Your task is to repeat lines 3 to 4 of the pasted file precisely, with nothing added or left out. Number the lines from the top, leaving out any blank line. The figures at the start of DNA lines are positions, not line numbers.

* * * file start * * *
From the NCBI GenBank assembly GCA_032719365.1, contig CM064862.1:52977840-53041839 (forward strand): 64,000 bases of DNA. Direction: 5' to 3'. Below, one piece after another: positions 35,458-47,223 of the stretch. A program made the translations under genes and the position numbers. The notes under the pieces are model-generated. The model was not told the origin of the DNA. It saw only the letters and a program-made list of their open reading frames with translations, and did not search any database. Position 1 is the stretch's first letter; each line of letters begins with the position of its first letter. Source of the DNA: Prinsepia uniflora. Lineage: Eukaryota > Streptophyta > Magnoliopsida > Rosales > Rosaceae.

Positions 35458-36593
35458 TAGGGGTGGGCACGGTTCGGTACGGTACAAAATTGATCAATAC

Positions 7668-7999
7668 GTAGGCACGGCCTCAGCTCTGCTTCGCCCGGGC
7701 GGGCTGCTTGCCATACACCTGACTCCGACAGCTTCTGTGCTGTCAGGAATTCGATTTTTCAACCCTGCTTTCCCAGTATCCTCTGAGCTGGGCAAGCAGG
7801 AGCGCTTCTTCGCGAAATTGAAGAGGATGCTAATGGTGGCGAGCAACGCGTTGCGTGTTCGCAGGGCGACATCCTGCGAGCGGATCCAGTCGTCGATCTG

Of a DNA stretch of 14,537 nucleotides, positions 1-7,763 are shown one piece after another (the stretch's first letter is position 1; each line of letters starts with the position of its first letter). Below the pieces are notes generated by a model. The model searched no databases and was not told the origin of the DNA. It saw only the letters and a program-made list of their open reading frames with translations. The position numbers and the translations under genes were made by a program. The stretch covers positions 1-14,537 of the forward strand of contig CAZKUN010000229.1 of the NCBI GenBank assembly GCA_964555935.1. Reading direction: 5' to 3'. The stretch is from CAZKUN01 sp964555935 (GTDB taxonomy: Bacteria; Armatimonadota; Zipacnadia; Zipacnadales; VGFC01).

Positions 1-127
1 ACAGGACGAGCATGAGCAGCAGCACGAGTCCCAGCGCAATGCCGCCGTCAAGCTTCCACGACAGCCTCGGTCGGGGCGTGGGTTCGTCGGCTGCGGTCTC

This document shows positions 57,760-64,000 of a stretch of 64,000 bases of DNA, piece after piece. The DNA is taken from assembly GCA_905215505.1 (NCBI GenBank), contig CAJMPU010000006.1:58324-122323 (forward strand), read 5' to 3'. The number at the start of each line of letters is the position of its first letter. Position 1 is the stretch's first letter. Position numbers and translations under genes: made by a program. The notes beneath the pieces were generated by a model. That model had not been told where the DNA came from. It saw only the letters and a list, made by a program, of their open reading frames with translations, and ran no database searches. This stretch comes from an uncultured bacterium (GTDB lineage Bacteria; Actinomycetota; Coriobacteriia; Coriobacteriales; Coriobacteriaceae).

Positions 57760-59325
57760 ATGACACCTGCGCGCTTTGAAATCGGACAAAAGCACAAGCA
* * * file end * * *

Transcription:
35458 TAGGGGTGGGCACGGTTCGGTACGGTACAAAATTGATCAATAC

Positions 7668-7999